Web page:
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Latent-Fingerprint Fabrication: Simple Steps to Prevent Fabrication and Ensure the Integrity of Legitimate Prints

NCJ Number
202212
Journal
Evidence Technology Magazine Volume: 1 Issue: 2 Dated: July-August 2003 Pages: 26-29
Author(s)
Kristi Mayo
Date Published
July 2003
Length
4 pages
Annotation
After distinguishing between "forged" and "fabricated" latent fingerprints, this article focuses on fabricated prints and how to prevent and detect them.
Abstract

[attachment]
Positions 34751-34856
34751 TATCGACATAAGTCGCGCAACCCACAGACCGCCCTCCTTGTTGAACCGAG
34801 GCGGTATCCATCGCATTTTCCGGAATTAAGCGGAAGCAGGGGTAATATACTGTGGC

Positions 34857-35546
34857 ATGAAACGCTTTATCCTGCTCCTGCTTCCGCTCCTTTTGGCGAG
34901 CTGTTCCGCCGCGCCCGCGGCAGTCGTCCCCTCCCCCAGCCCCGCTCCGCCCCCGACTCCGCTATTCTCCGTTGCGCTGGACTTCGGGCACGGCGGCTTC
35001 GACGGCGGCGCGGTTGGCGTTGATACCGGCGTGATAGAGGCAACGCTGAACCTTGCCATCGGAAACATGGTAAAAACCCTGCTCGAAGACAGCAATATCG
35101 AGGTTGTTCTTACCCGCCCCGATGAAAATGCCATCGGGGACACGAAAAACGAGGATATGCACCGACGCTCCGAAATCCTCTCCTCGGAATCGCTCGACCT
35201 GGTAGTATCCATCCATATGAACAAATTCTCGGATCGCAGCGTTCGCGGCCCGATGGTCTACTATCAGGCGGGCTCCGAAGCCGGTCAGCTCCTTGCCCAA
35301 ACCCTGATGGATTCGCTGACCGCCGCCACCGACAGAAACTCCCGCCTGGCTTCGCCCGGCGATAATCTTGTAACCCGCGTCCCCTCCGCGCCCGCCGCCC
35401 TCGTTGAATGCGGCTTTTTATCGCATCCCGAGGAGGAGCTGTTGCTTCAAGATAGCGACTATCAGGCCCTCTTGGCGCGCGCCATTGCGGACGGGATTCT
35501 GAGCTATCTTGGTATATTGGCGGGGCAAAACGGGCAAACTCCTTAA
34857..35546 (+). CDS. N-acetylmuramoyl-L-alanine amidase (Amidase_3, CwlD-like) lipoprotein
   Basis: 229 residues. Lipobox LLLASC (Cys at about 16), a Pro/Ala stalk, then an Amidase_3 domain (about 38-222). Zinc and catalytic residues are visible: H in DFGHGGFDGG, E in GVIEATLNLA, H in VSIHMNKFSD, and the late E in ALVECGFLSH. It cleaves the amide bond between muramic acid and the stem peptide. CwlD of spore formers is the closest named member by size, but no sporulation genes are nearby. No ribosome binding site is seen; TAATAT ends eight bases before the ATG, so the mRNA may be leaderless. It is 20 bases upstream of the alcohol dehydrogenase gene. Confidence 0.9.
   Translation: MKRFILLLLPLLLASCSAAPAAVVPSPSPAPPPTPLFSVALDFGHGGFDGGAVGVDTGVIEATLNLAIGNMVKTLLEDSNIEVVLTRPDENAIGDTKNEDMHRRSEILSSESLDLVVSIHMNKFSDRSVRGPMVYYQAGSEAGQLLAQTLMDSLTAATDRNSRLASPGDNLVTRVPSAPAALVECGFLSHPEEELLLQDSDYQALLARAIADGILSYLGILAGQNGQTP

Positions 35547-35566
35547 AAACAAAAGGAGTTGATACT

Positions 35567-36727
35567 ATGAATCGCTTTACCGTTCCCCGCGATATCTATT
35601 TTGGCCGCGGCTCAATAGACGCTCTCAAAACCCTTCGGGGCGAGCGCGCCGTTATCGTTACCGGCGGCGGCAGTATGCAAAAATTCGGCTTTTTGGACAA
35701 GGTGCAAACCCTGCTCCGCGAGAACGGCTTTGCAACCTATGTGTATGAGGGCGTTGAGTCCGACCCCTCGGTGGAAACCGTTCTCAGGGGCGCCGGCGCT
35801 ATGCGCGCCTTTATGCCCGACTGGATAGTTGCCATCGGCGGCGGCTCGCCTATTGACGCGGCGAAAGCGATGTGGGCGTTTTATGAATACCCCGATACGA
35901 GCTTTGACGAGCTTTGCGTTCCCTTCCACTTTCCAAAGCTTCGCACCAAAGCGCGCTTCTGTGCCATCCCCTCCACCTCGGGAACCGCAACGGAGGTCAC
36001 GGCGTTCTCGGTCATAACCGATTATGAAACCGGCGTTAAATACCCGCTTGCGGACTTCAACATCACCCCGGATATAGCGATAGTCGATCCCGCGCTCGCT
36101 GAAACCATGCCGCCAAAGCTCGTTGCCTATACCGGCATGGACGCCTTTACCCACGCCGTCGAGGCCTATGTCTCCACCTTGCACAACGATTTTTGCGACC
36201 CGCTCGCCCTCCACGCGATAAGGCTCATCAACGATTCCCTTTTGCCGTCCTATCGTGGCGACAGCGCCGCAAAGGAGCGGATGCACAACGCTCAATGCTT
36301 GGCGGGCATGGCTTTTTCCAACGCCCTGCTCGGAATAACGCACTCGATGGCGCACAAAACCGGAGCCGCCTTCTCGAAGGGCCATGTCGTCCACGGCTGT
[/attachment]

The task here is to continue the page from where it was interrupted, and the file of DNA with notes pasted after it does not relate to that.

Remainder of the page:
A "forged" latent print is the print of an innocent person that has been "planted" at a crime scene by the perpetrator in an attempt to hide his own culpability. A "fabricated" latent print is manufactured or misrepresented by a person involved in the investigation in order to enhance the case against a suspect. The prevention of the fabrication of fingerprints in order to boost the evidence against a suspect is best achieved through the cultivation of an agency subculture and environment in which honesty and integrity has the highest priority, even higher than the maximizing of clearance rates. Officers must be trained and continuously impressed with the importance of using legal and reliable methods for collecting, preserving, and presenting evidence. Ultimately, however, there is one key way to stop fabricated latent prints from getting into the system. Latent print examiners must be trained to recognize fabrication and question such evidence. Knowledge of how fabrication is perpetrated is important. The usual methods are to lift the print from a known, inked print and then label it as having come from the crime scene; mislabeling the print as having come from a crime scene when it was actually lifted from a more benign location; and through the use of a staged photograph of the print. Factors that should alert the examiner to fabrication are a print that is too good to be true; a lift print that does not match the surface from which it was supposedly taken; a lift that has different characteristics from the other lifts collected at the same scene; and inconsistency in lift tapes. Collection techniques that can avoid any suspicion of fabrication are to photograph the print in place before it is lifted; to have another officer, technician, or even a victim initial the lift card to verify its authenticity; include the description of the latent print in crime-scene processing notes; and using a marking, perhaps with a ballpoint pin, on the surface near the print to be included in a re-photograph of the print. Other techniques are to keep lift cards together and to use serial-numbered lift cards.